(Washington) - United States Helsinki Commission Chairman Sen. Ben Nighthorse Campbell (R-CO) today expressed concern about the current political crisis in Ukraine, sparked by revelations on secretly recorded tapes implicating the involvement of President Kuchma and high government officials in the case of murdered journalist Georgiy Gongadze.
Chairman Campbell met today with the former Speaker of the Ukrainian parliament, Oleksander Moroz, who first released the tapes to the Rada on November 28, 2000.
“Given the importance of our relationship with Ukraine, I am extremely concerned about the direction in which Ukraine may be heading,” Campbell said. “Reports of pervasive, high level corruption, the controversial conduct of the government in the investigation of the Gongadze case and a pattern of harassment of media are raising legitimate questions regarding Ukraine’s commitment to democracy, human rights and the rule of law.”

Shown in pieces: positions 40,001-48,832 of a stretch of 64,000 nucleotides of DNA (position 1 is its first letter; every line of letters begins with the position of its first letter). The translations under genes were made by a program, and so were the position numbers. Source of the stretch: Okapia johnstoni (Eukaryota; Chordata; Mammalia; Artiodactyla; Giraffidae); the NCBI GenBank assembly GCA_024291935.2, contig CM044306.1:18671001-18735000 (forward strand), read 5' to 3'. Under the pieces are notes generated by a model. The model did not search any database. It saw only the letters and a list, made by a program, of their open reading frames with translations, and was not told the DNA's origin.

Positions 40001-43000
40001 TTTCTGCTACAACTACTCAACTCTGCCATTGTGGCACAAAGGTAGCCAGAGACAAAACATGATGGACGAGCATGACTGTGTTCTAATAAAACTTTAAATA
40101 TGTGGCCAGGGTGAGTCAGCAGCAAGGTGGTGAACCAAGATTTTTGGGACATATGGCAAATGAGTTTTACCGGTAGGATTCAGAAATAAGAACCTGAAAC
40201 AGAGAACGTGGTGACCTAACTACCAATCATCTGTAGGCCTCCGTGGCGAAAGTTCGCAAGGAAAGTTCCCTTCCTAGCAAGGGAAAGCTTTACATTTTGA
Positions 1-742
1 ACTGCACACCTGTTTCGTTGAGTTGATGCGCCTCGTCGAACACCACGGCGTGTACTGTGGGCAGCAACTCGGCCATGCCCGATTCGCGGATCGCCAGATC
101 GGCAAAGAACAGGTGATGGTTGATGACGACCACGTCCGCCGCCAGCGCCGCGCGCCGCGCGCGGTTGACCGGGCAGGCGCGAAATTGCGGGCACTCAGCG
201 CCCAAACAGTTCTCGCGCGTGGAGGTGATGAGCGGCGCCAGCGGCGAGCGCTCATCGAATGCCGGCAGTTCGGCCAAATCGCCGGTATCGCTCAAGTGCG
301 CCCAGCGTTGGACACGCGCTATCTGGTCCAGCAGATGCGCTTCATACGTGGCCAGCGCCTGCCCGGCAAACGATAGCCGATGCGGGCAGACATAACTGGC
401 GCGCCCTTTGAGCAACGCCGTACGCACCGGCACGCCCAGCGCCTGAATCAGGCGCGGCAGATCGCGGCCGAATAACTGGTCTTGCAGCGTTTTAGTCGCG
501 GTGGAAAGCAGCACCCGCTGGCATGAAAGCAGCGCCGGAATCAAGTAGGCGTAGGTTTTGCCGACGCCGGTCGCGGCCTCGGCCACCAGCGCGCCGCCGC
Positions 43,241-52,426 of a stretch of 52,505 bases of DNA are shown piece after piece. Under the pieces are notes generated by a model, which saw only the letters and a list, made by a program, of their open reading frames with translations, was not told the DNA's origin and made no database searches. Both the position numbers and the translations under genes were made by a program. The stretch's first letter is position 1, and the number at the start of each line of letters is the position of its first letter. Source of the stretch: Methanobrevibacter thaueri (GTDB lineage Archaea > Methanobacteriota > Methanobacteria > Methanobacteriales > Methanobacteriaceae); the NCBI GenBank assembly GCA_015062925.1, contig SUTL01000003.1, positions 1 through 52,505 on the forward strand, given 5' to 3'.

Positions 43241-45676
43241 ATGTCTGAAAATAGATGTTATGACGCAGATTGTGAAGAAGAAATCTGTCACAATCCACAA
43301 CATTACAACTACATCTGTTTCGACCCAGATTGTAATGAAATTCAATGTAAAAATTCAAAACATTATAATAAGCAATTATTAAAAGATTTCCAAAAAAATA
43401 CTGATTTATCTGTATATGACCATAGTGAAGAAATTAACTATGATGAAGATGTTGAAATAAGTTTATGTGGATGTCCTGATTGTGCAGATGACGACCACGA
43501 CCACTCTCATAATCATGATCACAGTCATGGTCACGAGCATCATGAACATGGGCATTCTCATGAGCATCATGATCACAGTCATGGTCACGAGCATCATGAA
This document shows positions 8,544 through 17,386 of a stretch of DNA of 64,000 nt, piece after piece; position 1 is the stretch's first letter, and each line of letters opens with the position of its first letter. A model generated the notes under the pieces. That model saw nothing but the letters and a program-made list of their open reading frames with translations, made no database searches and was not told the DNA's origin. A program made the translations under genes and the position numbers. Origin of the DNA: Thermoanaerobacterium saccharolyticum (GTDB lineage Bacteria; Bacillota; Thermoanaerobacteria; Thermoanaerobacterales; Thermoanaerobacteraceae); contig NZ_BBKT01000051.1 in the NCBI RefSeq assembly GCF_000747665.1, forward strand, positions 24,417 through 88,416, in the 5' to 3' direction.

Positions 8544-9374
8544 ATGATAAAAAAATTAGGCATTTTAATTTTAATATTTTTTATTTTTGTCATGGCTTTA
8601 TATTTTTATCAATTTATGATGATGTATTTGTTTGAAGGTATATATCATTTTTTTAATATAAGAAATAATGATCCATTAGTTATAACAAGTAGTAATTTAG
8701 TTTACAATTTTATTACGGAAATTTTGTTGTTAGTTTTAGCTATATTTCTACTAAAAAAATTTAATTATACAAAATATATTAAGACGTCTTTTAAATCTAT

“I am especially troubled about rampant corruption in Ukraine at all levels, which has had such a debilitating impact on ordinary people and discourages valuable foreign investment,” Campbell added. “The political leadership of Ukraine needs to undertake concentrated efforts to root out corruption, which, if allowed to fester further, could undermine Ukraine’s democratic development as an independent state.”
The State Department Annual Human Rights Country Report on Ukraine released earlier this week cites a mixed human rights record and notes the failure to curb institutional corruption and abuse in the Ukrainian Government.
Chairman Campbell expressed the hope that the Ukrainian Government would resolve the Gongadze investigation in a serious, transparent manner that might restore confidence in its credibility. Campbell also urged the Ukranian Government to have a genuine dialogue with the opposition and encouraged the use of constitutional, democratic means to resolve the current crisis in a manner consistent with Ukraine’s OSCE commitments, including the right to peaceful protest.
The Helsinki Commission Chairman recalled President Bush’s remarks in Tuesday’s Address to Congress, where the President stated that: “Nations making progress toward freedom will find America is their friend.”
“A decade after independence, Ukraine’s progress has stalled,” Campbell observed. “For freedom to flourish, Ukrainians will have to overcome the legacy of corruption that continues to plague their nation and hold them back from reaching their potential.”